Weekly Photo Challenge – Liquid

This week’s Daily Post photo challenge – liquid

 

I live in Ontario, a province in Canada that is abound with lakes, rivers,ponds, rivers, and streams. With 250,000 lakes and over 100,000 kilometers (62,000 mi) of rivers,  Ontario contains about 1/5 of the world’s fresh water.

Charleston Lake
St. Lawrence River
St. Lawrence River
Gananoque River
Gananoque River
Pond on our property
Rideau Canal Merrickville
Charleston Lake
St. Lawrence River
Lake Ontario – Kingston
Lake Ontario – Kingston
Lake Ontario – Kingston

 

Facing Fears

The Daily Post – Sludge

https://dailypost.wordpress.com/prompts/sludge/

The sludge oozed and squished out from between my toes as I stood ankle deep in the cool water. I wiggled my toes, burying my feet deeper and tilted my head back. There was no light in the inky sky – no moon, no stars. The blackness enveloped me and spurred me further. My eyes strained for a tiny speck, a glimmer of light from a distant star. An imperceptible part of me, perhaps from my heart or my soul, searched for hope, but I became lost in the darkness.

I exhaled, focusing on the way the air emptied from my lungs and expelled out my parted lips. I could feel every cell in my body, every firing neuron, the blood in my veins and arteries.  The water crept up to my waist; my hands brushed over the surface, and my fingers caught the lily pads that surrounded me.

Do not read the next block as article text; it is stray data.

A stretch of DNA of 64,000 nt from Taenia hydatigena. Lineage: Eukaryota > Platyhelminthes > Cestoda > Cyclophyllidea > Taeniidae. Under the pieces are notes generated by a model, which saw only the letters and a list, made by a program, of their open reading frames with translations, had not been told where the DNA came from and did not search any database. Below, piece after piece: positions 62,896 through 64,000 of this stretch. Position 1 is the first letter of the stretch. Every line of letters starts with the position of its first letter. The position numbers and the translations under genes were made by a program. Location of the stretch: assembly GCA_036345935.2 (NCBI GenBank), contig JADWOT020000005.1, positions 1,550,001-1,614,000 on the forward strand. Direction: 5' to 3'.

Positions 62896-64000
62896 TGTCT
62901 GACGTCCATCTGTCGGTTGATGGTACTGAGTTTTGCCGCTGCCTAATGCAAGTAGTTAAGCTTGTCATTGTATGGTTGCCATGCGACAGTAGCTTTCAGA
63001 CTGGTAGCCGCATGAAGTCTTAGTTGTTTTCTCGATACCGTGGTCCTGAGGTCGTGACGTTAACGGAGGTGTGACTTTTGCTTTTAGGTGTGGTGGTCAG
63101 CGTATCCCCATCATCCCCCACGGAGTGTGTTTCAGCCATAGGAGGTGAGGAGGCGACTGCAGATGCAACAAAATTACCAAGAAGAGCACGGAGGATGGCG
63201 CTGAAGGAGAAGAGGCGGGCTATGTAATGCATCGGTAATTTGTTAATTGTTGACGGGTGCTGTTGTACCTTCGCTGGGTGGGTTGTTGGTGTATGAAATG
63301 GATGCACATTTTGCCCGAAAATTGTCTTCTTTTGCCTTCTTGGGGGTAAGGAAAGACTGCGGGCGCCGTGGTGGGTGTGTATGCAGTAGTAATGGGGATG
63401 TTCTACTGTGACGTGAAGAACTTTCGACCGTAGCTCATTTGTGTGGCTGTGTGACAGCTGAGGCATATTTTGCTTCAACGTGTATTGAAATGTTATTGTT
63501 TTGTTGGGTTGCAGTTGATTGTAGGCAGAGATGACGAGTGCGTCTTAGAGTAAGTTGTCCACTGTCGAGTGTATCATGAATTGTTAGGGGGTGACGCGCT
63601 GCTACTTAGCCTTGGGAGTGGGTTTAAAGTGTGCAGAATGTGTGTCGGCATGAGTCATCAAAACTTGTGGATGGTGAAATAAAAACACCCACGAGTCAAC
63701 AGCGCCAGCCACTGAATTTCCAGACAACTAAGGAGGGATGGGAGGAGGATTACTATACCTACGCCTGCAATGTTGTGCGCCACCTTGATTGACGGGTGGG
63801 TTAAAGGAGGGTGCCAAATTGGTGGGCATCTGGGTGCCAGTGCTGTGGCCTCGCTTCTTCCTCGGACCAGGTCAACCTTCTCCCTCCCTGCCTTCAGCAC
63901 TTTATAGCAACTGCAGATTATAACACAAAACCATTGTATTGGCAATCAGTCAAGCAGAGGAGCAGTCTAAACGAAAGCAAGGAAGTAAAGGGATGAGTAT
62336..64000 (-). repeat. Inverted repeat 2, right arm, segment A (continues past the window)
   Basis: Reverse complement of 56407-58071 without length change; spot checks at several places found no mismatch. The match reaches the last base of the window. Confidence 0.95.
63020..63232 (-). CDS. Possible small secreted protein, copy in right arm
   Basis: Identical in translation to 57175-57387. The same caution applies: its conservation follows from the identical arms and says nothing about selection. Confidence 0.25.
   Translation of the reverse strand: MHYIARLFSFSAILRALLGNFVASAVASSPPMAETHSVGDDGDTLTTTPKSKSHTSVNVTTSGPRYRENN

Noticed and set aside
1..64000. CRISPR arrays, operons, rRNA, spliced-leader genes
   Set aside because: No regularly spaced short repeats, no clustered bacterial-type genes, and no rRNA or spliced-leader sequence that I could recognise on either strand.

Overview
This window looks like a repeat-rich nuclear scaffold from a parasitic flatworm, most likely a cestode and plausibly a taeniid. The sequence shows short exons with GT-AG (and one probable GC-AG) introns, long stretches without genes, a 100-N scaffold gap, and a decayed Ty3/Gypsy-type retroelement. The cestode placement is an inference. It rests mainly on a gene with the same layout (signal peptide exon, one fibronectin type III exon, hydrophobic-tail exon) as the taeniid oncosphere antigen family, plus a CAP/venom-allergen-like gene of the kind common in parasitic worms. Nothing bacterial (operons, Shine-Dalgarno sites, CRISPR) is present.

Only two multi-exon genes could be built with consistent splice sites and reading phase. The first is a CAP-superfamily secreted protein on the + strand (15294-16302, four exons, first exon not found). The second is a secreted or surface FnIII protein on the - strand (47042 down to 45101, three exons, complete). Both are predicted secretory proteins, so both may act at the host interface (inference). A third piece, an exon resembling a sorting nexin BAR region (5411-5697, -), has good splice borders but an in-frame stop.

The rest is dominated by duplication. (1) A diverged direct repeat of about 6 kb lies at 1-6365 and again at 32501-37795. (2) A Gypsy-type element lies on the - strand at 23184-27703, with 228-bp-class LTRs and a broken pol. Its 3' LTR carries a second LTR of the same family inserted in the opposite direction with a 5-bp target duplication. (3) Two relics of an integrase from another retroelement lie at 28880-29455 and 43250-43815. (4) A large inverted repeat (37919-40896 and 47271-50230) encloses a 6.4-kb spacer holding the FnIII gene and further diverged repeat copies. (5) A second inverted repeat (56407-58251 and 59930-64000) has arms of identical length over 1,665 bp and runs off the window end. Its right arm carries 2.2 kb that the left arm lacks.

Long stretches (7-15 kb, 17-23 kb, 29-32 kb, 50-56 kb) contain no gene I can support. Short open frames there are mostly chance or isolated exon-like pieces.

Neck deep, I leaned back. Weeds tangled around my legs. Years ago I would never have dipped in a toe let alone immersed my whole body. My eyes searched the sky again, one last ditch effort. Seeing nothing, my hands gripped the long tendrils from pond plants, and I twisted them around my wrists and closed my eyes.

I took a deep breath and pushed my head further under the water. The murky liquid filled my ears and amplified my beating heart. I opened my eyes. A point of light shimmered and warped above me. I pulled my hand free from the weeds and reached out. The thumping in my ears grew louder; my lungs burned. I pulled my other hand free and paddled furiously toward the surface.

My lungs filled with the warm night air. I coughed and sputtered. With the remaining strength I had in both body and mind I broke the bonds that tied me to the pond and made my way to shore and collapsed.

A gentle breeze stirred the night sky, pushing away the clouds and revealing a brilliant starlit sky. Tears fell and a sigh of relief escaped my lips.

For years my fear of the pond, the sludge, the water, the weeds, had prevented me from enjoying so many things at our camp – canoeing and swimming off the nearby dock. And now that I had conquered my fear, I knew that I could conquer anything.